I met up with the members of the Sydney Balinese community in the grounds of Sydney University where they keep their gamelan instruments. This was a special episode because my family had been invited to come with me and join in the day’s celebration.
20 May 2014 - 11:02 AM  UPDATED 24 Oct 2018 - 2:03 PM

The morning began quite hectically, not only getting myself ready, but trying to round up my own family who were excited about the day ahead.

At first I was distracted, keeping one eye on my kids while trying to talk to the leaders of the community. But there was no need to worry, the beautiful welcoming nature the Balinese extended to us was impressive. The ladies made my wife extremely comfortable and taught her how to weave baskets from palm fronds and it only took a couple of minutes before all the children had made friends. This let me concentrate on the day's filming.

The effort put into the preparation of the ceremonial offerings was remarkable. The women spent all morning building towers of fruit and weaving beautiful creations from palm leaves.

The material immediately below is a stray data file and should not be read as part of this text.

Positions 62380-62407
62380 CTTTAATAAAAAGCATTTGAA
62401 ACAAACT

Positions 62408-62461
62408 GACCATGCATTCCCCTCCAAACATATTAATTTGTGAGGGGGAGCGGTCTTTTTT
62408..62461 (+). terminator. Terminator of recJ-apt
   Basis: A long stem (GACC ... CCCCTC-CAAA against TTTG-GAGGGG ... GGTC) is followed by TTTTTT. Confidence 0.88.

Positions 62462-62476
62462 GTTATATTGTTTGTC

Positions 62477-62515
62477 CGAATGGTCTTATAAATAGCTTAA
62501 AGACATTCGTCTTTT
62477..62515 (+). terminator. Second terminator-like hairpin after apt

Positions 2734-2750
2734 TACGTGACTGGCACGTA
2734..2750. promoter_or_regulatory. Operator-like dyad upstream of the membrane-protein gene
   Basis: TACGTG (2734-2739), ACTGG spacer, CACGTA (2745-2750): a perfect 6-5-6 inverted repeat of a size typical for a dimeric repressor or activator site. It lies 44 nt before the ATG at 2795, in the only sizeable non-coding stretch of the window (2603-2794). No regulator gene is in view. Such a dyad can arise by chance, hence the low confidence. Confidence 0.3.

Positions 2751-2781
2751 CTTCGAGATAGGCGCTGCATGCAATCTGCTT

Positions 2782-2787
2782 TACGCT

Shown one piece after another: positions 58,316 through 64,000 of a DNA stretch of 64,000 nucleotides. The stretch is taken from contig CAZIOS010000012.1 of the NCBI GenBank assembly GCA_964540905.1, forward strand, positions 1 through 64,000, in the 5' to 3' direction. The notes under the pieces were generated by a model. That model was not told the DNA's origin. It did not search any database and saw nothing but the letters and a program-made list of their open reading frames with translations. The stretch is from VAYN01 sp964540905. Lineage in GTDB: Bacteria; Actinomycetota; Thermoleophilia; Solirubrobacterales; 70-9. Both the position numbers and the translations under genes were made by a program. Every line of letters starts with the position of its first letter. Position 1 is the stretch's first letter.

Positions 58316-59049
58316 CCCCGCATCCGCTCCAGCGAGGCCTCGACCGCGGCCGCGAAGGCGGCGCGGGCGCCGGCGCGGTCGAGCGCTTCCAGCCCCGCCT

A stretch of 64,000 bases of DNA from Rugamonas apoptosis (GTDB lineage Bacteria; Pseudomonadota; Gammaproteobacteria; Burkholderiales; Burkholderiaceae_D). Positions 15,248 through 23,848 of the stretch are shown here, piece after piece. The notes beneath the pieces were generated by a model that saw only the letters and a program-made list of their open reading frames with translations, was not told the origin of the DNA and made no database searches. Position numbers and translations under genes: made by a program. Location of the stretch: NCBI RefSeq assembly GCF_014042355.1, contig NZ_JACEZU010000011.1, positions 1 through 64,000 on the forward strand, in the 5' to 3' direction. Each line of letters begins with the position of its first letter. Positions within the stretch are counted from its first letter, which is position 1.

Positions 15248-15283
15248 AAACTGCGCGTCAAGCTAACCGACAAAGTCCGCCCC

I was cooking with the men, which was a nice change, as a lot of the cooking in this series has been with the women. I discovered that many of the Balinese men work in local restaurants as chefs. I found this refreshing. They were really organised, which was just as well because the number of different ingredients in each recipe seemed endless. But the flavours of the food were complex and very well-balanced. I was hoping they’d bring out a food processor to grind all the herbs and spices but I found myself in charge of the mortar and pestle in more than one of the recipes. I hadn’t worked that hard in a long time!

After all the cooking was done, it was time for everyone to dress up in national costume for the ceremony. It was then I discovered that they had brought costumes for my family to wear. Kadek had brought in a beautiful outfit for my wife, Jo, and they even had outfits for the children.

I thought I had escaped dressing up, but Ode had organised with Yang Jing to give me a Balinese sarong with a belt that belonged to his great grandmother and was more than 100 years old - very cool.

Everyone looked gorgeous in the outfits. The colourful shrines were amazing and the ceremony began. Sitting on the ground with my family listening to the gamelan music and watching the Balinese dancers, I knew I was in a very special place.

My Family Feast airs  Thursdays at 8:30pm on Food Network, then on SBS On Demand.